Characteristics of a Romanian representative office – “reprezentanta”
This external structure is substantially different from both the Romanian branch and the sub-company, as a representative office in Romania cannot be an enterprise producing goods or any type of service provider. Our law firm in Romania can provide more information on the main legal requirements necessary for starting a local representative office.
A representative office in Romania is simply an intermediary between the mother-company and its current contractual partners, thus exercising either mandatary or commission functions. As a mandatary, it is able to enter contractual relationships with third parties on behalf of the mother-company. In this way, the representative office lacks the legal personality belonging to the mother-company.
Although the representative office in Romania does not conduct any commercial activities, from which it can gain money, the unit needs to set up a bank account at a local Romanian commercial bank. This is a necessary procedure, as the parent company abroad will fund the respective account with the necessary capital in order to conduct its operating activities and pay various financial obligations.
For instance, although the representative office will not gain a revenue from commercial activities, it will still be liable for the payment of various local taxes – the unit must have at least an employee, who will be registered for social security in Romania and this will create a tax obligation.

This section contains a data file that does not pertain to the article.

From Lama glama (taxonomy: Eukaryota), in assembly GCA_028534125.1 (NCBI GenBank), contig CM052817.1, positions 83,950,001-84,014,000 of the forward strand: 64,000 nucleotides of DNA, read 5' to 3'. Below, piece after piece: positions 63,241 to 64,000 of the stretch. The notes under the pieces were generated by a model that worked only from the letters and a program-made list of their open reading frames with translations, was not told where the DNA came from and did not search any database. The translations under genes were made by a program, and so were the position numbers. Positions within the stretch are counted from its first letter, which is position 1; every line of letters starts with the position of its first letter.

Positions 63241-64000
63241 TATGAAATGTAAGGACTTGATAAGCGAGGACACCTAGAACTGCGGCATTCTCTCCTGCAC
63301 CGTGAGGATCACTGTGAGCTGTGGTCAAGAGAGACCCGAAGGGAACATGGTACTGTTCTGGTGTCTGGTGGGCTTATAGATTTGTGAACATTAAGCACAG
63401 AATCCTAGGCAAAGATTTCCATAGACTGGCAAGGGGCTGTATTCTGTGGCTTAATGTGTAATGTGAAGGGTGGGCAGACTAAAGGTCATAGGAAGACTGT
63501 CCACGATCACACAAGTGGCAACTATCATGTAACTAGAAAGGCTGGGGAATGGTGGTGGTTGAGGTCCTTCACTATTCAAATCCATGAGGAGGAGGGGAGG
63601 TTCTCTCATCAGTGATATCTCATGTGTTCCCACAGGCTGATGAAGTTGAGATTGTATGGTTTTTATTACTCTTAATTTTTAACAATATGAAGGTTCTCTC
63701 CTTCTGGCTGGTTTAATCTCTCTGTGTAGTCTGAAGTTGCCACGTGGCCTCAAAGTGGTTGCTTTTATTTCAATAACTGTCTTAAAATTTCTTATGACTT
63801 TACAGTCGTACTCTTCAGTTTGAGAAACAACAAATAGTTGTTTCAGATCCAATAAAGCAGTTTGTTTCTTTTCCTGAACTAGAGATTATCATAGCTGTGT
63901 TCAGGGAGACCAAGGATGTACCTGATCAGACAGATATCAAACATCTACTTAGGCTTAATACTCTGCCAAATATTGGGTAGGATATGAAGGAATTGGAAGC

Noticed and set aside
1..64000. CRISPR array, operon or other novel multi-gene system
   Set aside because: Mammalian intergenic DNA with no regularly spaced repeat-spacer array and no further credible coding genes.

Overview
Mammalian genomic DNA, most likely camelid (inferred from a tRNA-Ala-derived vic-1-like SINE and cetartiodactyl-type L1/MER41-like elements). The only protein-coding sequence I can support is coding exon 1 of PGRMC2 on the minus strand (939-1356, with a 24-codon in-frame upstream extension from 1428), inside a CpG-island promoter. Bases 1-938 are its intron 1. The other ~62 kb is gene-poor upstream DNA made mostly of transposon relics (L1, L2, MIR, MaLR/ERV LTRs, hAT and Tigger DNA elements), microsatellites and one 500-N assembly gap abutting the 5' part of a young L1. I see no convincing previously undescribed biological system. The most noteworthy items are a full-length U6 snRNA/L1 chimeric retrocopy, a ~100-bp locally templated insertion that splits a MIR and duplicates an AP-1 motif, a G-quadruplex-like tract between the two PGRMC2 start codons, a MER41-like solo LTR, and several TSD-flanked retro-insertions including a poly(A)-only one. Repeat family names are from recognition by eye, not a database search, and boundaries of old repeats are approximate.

At the same time, the unit must also pay for current utility bills – internet, mobile phone, landline, etc., are just some of the necessary services (and costs) that must be covered by the parent company. Since the representative office will be located in a physical place, the parent company must also take into consideration paying the rent.
In the case you want to register a representative office in Romania, our team of Romanian lawyers remains at your disposal for advice on the registration procedure, which is slightly different than the one applicable to other legal structures available for registration in this country.
Of course, our Romanian lawyers have the necessary expertise to help you in the process of opening a bank account for the representative office and can also intermediate the process of finding a suitable office space. More importantly, our attorneys can provide consultancy services when signing a rental contract.
What documents are necessary for registering a Romanian representative office?
Just like in the case of a branch office or a subsidiary, foreign investors are required to prepare a set of documents for the registration of the Romanian representative office. However, the list of documents is far less extensive than in the previous two cases.